Upper hand is an idiom with an uncertain etymology. An idiom is a word, group of words or phrase that has a figurative meaning that is not easily deduced from its literal meaning. We will examine the meaning of the term upper hand, some possible sources of its origin, and a few examples of its use in sentences.
Upper hand means the position of dominance, being in charge, being in control or having the advantage. It is most often used as get the upper hand or gain the upper hand. Some believe the idiom upper hand comes from an American playground method of seeing who takes the first turn in a game. Someone tosses a baseball bat at a player, and then the other players vying for the first turn take turns grabbing the bat above the original gripping point. The hand that lands on top of the baseball bat handle belongs to the player who gets the first turn. However, the term upper hand is older than baseball. It is found several hundred years before, in England. Upper hand is derived from the word upper, meaning superior, first, highest, and hand, with the alternative meaning of possession or power. The plural form is upper hands.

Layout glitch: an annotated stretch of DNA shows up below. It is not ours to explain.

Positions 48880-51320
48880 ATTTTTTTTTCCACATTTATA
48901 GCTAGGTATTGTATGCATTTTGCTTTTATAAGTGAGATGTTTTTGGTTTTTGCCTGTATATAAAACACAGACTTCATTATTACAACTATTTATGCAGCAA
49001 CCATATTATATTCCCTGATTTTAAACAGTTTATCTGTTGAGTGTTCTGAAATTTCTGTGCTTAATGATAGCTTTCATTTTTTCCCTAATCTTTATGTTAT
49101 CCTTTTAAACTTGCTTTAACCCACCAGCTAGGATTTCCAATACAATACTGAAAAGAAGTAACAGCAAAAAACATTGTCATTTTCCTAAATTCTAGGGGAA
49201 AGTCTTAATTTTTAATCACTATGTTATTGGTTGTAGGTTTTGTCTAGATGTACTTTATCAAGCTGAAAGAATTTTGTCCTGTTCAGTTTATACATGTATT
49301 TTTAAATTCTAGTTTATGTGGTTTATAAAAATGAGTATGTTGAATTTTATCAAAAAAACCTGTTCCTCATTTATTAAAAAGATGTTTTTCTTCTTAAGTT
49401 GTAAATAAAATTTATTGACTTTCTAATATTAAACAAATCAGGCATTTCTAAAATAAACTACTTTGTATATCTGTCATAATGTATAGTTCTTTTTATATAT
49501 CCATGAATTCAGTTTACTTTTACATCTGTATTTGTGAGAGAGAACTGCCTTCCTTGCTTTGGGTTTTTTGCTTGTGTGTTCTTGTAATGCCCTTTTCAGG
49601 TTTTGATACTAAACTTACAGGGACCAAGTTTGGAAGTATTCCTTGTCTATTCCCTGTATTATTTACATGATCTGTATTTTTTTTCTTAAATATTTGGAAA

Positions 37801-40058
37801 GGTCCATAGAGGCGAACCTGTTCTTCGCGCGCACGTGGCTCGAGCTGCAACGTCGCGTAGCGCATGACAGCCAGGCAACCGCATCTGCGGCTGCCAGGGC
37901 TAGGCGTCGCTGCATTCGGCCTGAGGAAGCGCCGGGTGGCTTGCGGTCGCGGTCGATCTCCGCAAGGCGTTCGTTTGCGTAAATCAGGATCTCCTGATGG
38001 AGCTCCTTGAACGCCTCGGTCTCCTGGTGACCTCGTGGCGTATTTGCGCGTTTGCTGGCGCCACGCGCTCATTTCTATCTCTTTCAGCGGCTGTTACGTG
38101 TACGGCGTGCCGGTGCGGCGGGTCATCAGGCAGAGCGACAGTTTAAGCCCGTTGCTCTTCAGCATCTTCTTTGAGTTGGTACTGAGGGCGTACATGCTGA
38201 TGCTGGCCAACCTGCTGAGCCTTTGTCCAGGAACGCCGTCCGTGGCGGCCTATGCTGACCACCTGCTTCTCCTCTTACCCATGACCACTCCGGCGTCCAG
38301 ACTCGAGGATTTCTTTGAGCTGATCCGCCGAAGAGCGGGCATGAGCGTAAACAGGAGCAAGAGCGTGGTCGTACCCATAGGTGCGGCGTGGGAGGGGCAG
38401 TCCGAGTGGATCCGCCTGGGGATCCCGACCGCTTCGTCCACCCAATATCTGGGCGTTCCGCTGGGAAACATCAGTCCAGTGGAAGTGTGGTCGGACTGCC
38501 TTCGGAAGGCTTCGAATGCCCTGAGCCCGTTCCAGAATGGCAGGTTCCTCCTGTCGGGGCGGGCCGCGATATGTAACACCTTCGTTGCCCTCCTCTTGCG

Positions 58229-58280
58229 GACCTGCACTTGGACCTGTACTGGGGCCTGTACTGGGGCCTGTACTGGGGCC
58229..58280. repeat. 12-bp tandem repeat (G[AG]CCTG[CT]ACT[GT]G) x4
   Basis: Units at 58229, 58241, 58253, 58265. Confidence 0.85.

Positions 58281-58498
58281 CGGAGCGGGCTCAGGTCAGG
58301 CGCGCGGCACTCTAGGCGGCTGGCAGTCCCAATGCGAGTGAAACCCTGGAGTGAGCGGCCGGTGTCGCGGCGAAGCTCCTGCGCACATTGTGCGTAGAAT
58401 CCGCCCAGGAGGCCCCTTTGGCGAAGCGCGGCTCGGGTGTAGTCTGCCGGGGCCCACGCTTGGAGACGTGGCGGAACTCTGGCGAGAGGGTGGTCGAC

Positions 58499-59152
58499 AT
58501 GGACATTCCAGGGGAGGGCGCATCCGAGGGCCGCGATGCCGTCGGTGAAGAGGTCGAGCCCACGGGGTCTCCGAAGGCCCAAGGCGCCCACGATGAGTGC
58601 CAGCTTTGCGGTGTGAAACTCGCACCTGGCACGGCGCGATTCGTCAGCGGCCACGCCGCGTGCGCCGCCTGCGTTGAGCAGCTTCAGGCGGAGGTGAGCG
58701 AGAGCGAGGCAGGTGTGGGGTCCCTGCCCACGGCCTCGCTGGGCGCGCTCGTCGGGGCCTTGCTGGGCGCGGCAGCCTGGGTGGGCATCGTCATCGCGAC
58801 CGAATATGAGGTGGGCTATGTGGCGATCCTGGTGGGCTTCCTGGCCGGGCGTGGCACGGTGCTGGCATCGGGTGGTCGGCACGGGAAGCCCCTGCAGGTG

“Being a shareholder of a refinery will give Aramco the upper hand when competing with other OPEC countries such as Iran and Iraq, all targeting more oil sales into Asia.” (Reuters)
As exit poll results started pouring in on Thursday, it seemed evident that Punjab Congress had an upper hand over Aam Aadmi Party in the state’s keenly-contested assembly polls. (The Indian Express)
Asked whether the recent developments in the Valley meant that the militants had gained the upper hand against the security forces, Narasimhan said: “Army Training Command and all the field formations, down to battalion level, analyse the operations and implement the lessons learned.” (The Economic Times)